Every week last summer in Armenia, I walked up the street named after a celebrated Russian author to my local grocer. It was always a hot day, and the grocer was always dressed in a cut-off T-shirt, sometimes hauling in fruit, sometimes dangling a cigarette in this mouth, but always ready for a chat.
If my appearance didn't give away the fact that I wasn't a local, my accent certainly did. Maybe that made talking to me more intriguing, but between laundry detergent and the best apricots I have ever tasted, he would ask about where I came from, and what I thought about living in Yerevan as he totaled up my bill.
After several visits, I became a regular at his store. And after becoming a regular, perhaps a new acquaintance. One day with a big smile, he said I should come by for a cup of coffee and conversation. It would be nice, he said, to get to know each other. The request felt odd.
Back in Los Angeles, I had never spoken more than a few words, much less made eye contact with the employees working at the grocery store I shopped at. Most of the time, I never even had to speak to anyone at all, with the exciting and sometimes frustrating new technology known as “self-checkout.”
I politely smiled and mentioned that it would in fact be nice, but I didn't mean it. Internally my mind was working over time trying to figure out why this man I bought groceries from would ever want to engage with me beyond our normal transaction of him supplying me with groceries and me handing over some money.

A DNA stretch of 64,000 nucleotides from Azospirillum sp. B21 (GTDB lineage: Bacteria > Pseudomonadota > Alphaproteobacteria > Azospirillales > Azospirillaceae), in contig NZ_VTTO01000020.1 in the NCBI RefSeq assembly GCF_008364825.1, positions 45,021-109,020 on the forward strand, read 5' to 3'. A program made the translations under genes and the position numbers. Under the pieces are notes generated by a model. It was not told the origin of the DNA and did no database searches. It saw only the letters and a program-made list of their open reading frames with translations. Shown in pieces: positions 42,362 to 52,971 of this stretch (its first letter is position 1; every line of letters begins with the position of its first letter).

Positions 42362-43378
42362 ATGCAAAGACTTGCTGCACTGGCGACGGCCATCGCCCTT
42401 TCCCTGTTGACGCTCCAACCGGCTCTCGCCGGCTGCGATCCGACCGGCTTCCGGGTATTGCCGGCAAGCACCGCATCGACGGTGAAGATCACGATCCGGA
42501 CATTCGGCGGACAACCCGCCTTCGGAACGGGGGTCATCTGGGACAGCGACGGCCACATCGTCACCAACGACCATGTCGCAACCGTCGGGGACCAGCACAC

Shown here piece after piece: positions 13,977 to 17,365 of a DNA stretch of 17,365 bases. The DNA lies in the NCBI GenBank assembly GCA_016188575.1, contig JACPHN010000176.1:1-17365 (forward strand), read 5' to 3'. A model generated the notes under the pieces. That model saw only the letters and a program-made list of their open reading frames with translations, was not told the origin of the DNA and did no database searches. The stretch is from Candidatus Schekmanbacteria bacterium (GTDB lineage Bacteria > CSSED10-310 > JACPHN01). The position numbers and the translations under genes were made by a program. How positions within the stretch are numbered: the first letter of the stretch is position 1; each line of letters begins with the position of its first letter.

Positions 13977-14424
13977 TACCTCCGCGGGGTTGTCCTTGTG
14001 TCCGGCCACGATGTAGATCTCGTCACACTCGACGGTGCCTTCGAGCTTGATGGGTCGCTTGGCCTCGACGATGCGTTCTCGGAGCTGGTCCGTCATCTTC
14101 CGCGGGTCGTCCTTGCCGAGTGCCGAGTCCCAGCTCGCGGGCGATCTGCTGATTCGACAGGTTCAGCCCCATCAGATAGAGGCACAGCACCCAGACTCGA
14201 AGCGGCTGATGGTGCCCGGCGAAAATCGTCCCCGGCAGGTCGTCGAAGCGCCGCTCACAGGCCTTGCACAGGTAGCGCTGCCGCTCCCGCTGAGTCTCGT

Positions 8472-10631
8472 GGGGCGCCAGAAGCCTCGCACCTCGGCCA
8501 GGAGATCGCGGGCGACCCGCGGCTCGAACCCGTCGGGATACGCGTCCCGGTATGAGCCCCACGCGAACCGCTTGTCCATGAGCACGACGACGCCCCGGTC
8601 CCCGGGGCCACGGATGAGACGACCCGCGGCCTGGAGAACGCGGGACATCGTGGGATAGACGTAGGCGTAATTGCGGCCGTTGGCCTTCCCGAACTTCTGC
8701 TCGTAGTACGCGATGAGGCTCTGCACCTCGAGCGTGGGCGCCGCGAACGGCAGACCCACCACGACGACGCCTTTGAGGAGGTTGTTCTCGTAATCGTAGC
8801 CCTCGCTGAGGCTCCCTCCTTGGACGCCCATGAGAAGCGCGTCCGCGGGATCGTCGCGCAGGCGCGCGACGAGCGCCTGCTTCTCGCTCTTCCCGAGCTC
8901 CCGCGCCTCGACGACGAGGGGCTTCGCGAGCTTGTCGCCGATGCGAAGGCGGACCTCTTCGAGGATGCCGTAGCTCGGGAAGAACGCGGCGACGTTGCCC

That was the last day I ever went to his store. When I left my apartment, I made sure I walked on the opposite side of the street to avoid him.
I thought a lot about his invitation and my reaction to it and how it said more about my upbringing than I first thought. In the Caucasus, this was seemingly normal behavior. It was a place where families invited strangers into their homes and wined and dined them lavishly without ever asking for their name — a place where there was no such thing as “invasion” of privacy when it came to knowing your neighbors and the intricate details of their lives.
In America, this sort of behavior would raise suspicion and alarm. There was an innocence behind the invitation from my Armenian grocer, and a deep need and longing for community.
Last week, the New York Times published a piece about a Greek island off the coast of Turkey called Ikaria, where people “forget to die.” The island boasts the largest amount of healthy people over 90 in the world.
Between factors like local and healthy diet, mid-afternoon sleep habits and a hilly landscape that lends to unintended exercise, the social structure of the island's inhabitants — where feeling lonely is unheard of and every night consists of good music, conversation and coffee or wine — was the glue that held them all together, and perhaps propelled them into being centenarians.
As one Ikarian doctor who was interviewed said, “It’s not a ‘me’ place. It’s an ‘us’ place.”
I remembered my grocer and his invitation. I remembered how often I forget about the importance of community, of belonging, of support, of how working to make things better for all means things get better for yourself, too. Perhaps I should have accepted a coffee and a good talk after all.
LIANA AGHAJANIAN is a Los Angeles-based journalist whose work has appeared in L.A. Weekly, Paste magazine, New America Media, Eurasianet and The Atlantic. She may be reached at firstname.lastname@example.org.